Although China fears escalation in the Korean conflict, its implementation of economic sanctions against North Korea have set aside previous Sino-American disagreements with regards to accusations of currency manipulation and expansion of territorial waters in the South China Sea. With China able to exert its influence through domestic monetary policy and its expansion in the South China Sea, mild escalations that avoid full fledged warfare have largely benefited the Chinese. Not only have events favoured Chinese foreign and domestic policy, but their alignment with US foreign policy has temporarily camouflaged or immunised them from the ire of Washington that was omnipresent during the last US administration. The recent rapprochement in Sino-American foreign policy may have favoured China, but may endanger longer term relations with North Korea that acts as an important buffer state against American containment. China wins all 3 of its main objectives.
For its part, the US has maintained its spheres of military and economic interests in the region, albeit at the cost of letting China grow its own military might in the South China Sea. Americans have containment directly adjacent to Chinese borders. The American approach is one of incremental pressure on the North Korean regime by forcing the regime to break under pressure. Whether this be an intra-state civil rupture or a North Korea ready to return to the bargaining table with one hand tied behind its back remains unclear. Thus far, the US has largely maintained its objectives in the region but coming short of exerting pressure on China in other matters. The US succeeds in 2 out of 3 of its main objectives.
WHO WINS AND HOW?
In light of the framework set forth, how would each state characterize a victory in this conflict?
China wins: Current conflict distracts from their other objectives elsewhere and avoid going back to the accusations of currency manipulation and influences in the South China Sea of the Obama administration.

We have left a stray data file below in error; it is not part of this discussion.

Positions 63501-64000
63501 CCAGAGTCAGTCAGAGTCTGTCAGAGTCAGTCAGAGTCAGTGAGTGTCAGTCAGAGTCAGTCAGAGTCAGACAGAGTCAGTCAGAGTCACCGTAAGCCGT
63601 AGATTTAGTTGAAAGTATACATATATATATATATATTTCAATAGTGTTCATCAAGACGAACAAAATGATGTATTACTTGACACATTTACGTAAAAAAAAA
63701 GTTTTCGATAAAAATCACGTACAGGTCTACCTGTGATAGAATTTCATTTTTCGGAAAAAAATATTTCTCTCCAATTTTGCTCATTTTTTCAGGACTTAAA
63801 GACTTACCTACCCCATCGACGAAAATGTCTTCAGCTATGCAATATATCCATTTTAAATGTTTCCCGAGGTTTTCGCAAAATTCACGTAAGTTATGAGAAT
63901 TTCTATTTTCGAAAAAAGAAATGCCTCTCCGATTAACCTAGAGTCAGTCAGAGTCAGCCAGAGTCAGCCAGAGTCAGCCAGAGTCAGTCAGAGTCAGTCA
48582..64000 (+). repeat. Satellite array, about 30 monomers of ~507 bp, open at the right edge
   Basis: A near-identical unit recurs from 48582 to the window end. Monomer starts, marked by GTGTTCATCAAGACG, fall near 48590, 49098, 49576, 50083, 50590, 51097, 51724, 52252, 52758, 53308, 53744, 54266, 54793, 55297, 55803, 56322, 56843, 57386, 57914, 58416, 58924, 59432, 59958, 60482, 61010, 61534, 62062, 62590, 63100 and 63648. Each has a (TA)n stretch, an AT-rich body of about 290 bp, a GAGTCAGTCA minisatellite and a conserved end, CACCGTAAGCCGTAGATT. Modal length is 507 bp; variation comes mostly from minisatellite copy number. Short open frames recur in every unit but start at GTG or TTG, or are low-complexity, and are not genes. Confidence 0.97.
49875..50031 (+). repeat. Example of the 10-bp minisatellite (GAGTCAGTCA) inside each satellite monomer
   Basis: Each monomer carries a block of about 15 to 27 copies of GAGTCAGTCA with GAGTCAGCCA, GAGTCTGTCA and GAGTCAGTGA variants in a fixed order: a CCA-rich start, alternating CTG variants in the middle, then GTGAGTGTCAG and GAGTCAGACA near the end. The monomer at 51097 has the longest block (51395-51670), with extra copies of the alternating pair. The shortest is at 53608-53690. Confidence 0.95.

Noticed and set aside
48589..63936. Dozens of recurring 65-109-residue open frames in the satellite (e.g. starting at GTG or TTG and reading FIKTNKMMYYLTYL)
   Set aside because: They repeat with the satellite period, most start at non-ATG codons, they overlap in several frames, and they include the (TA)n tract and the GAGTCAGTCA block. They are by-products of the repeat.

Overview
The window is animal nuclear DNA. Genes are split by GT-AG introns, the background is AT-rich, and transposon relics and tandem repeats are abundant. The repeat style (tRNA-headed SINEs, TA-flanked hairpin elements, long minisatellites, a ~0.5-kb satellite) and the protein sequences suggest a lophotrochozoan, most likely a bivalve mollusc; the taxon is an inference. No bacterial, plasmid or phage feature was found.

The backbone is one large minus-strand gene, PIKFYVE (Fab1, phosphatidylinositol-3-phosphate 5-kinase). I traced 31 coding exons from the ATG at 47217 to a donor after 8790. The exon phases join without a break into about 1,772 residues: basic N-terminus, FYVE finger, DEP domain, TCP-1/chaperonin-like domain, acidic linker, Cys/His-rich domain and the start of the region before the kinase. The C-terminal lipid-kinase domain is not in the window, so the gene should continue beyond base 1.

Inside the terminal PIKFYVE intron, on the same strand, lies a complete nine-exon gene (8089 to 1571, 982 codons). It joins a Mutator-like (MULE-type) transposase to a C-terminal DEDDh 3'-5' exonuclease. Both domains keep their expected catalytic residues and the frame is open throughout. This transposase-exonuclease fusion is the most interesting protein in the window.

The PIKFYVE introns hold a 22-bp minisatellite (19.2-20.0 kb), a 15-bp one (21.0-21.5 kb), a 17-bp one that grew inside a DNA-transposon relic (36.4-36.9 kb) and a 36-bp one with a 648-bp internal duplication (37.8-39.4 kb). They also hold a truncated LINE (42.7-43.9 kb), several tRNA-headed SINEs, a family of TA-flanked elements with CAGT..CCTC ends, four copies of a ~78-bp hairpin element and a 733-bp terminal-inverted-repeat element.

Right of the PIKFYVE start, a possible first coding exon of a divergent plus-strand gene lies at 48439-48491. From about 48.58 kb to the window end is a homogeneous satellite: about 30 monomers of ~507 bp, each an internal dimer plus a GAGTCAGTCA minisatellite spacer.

US wins: Culmination of North Korean threats never occur dismantling image of nuclear capability and nuclear miniaturization. Possible implosion of the Kim regime under economic and diplomatic pressure.
NK wins: Go back to status quo with only mild tensions enough to justify military and nuclear fixation for the purposes of controlling the domestic population. Ideally, coerce some form of concession from the US whether it be the withdrawal of trade restrictions or a foreign aid payment.
Unfortunately, these “wins” are unlikely or at the very least short-lasting. No single actor will walk away from this conflict unscathed at the expense of other state actors. However, one thing remains certain: war would be catastrophic and detrimental to all, including other surrounding states such as South Korea, Japan and Russia. Compromise will have to be achieved, ideally through diplomatic channels. Although military options remain on the table, these unsavoury options leave much to be desired. With estimates in the millions of casualties within days, every other diplomatic solution should be exhausted before calling upon a forceful intervention. As for the diplomatic solution, time will tell whether the economic pressures on the North Korean regime are enough to bring it to the bargaining table. However, the North Koreans may force an impasse thinking that they could in turn force the Americans back to the bargaining table if nuclear miniaturization is achieved and successfully tested in the eyes of the world. Regardless of the state of the seemingly deadlocked negotiations between the US and North Korea, China’s recent rapprochement to US foreign policy has deflected attention away from previously contested areas in the South China Sea and has temporarily put an end to American accusations of currency manipulation.
Samuel MacIsaac is a PhD student at the Norman Paterson School of International Affairs at Carleton University, where he specializes in International Economic Policy. He holds a Masters in Economics from the University of Montreal. His research interests include international migration, international finance and trade, and international relations. He has written on issues relating to negative interest rates, the impact of trade on education outcomes and forecasts of immigration within Canada.
Bryan Bereziuk is a PhD student at the Norman Paterson School of International Affairs, where he specializes in International Conflict Management and Resolution. He is an experienced practitioner in counter-insurgency operations and defence organizational development. His research interests include counter-terrorism policy development, insurgency containment, and international technology transfers.